Passenger – The Last Unicorn

They’d gravitated towards each other, each feeling the other’s pull in the crowded room, and at first glance they had seen something of themselves in the other. Loss. Pain. Inconsolable, and yet longing for some kind of consolation.

Their eyes had met, and they had shared a sad smile, seeing the truth in each other in that first glance. And so they had begun to talk.


The room was simple, unassuming. A table, chairs. The bed. Anonymous. Mutual consent had brought them here, an understanding they shared and an ache they each felt, and they stood before each other, close enough to touch and yet separated by miles.

“This isn’t…”

He couldn’t find the words. He feared to cause her pain, even as he knew that he could not, would not, and he feared being hurt himself. He shook his head, frustrated at his stupidity and his arrogance. She placed her hand on his cheek and held his gaze with bright blue eyes. Eyes he might have drowned in, he thought, if not for…

“You love who you love,” she said. “And so do I.”

He nodded, and her hand slid round to the back of his neck, and she pulled him toward her, their lips meeting in a kiss, cautious but urgent.


They twined about each other in the darkness of the room, their embrace eager, needful. There was no holding back in the darkness, no need to lie, for the truth was plain for both of them. Their shapes were imperfect together, neither feeling the connection, the seamless, perfect joining that they had both known and lost. But there was a connection, a joining, and as their bodies rose to meet each other in the shadows of that anonymous room, they found release and a kind of comfort.


The room was still hidden by the night when she woke, too conscious of the unfamiliar breathing pattern beside her, the incorrect comfort of the arms that held her. She lay in the darkness, comparing and remembering, despite herself. When he pulled away from her in his sleep, curling in on himself, she had not resisted.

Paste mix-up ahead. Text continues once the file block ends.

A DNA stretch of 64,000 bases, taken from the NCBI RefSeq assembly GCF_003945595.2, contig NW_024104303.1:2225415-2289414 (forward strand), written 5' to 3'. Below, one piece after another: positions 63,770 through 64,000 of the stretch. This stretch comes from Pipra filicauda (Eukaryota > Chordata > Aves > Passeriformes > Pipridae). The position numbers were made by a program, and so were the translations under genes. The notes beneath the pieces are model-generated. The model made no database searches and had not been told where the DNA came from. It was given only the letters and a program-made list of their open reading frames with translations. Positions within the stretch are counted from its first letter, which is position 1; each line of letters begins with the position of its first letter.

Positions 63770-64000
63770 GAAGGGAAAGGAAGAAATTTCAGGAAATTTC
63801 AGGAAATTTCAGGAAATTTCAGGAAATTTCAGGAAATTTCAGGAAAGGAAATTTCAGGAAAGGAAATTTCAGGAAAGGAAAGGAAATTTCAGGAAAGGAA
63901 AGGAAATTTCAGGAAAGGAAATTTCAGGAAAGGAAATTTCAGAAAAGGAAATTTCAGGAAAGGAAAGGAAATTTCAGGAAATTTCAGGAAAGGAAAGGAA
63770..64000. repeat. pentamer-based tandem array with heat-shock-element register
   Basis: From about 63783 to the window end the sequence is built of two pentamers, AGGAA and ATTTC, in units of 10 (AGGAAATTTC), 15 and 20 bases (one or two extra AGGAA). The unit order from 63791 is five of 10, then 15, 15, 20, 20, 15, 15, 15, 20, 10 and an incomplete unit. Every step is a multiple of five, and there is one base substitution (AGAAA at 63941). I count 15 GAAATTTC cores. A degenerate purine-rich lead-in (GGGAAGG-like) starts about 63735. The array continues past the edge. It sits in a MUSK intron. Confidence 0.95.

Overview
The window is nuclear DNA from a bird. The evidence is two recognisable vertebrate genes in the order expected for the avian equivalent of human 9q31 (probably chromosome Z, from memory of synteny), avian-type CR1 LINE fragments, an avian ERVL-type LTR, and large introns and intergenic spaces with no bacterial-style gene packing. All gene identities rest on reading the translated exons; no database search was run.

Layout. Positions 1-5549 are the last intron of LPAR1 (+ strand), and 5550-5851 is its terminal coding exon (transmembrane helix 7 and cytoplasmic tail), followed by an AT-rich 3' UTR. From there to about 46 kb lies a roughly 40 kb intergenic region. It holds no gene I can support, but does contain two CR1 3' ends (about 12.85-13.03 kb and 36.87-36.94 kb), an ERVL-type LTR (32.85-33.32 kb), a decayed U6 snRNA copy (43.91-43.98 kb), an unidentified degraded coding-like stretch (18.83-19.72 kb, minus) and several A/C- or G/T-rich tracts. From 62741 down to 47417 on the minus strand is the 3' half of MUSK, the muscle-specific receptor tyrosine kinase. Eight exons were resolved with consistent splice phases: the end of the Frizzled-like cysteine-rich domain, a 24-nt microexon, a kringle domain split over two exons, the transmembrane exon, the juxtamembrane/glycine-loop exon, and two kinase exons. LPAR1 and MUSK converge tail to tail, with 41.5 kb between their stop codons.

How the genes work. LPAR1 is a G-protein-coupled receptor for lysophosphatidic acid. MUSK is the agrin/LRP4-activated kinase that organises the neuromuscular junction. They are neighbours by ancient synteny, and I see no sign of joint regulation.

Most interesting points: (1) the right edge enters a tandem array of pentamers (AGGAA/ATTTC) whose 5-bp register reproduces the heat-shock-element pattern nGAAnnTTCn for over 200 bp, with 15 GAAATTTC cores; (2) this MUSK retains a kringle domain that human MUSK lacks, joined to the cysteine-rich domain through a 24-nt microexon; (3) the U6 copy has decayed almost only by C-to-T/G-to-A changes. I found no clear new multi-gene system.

Eventually the light of morning bled slowly into the room, filtering through the ill-fitting curtains to trace out the shapes of the table, the chairs, the large bed. Their two bodies curled inward, side by side; together, but alone again. Solitary once more as the morning chased away the shadows and illuminated the truth.

She watched his face slowly emerge from the darkness, listened as the rhythm of his breathing shifted as he, too, drew toward waking. He was handsome enough, she thought, but he wasn’t…

He woke, his body shifting slightly as he drew in a deep breath. His eyes opened slowly, and met hers. They looked at each other in the faint light and shadows, an understanding between them. After long minutes, she spoke quietly.

“What’s her name?”

“Who?” The question was unnecessary, and they both knew it. Her eyes stayed focused on his, and he shrugged, smiling. “Sorry.”

He turned away from her then, shifting onto his back and lifting his shoulders, swinging his legs out of the bed, the wooden floor cold on his soles. He rose, moving across the room to the window, and she watched his tall, slightly too thin frame. He looked out at the town, which was slowly coming to life as the morning sun rose higher over the horizon. He thought he heard the ocean, the faint whisper of crashing waves, but that was impossible, of course. The ocean was half a world away from here. The sky was lightening slowly, and for a while he stood, watching the blue shifting shades towards bright daylight. He still felt her eyes on him, and he sighed, pressing his forehead against the cool glass of the window and closing his eyes.

“Amalthea,” he murmured, and then he turned back to the woman, a sad smile on his face. “Her name is Amalthea.”

She stepped towards him, hand held out in entreaty, and he moved to her, arms enclosing her. In the shadowy room they stood, entwined in an embrace that brought both comfort and pain.

They neither of them had who they wanted. But for now, at least, they had each other.


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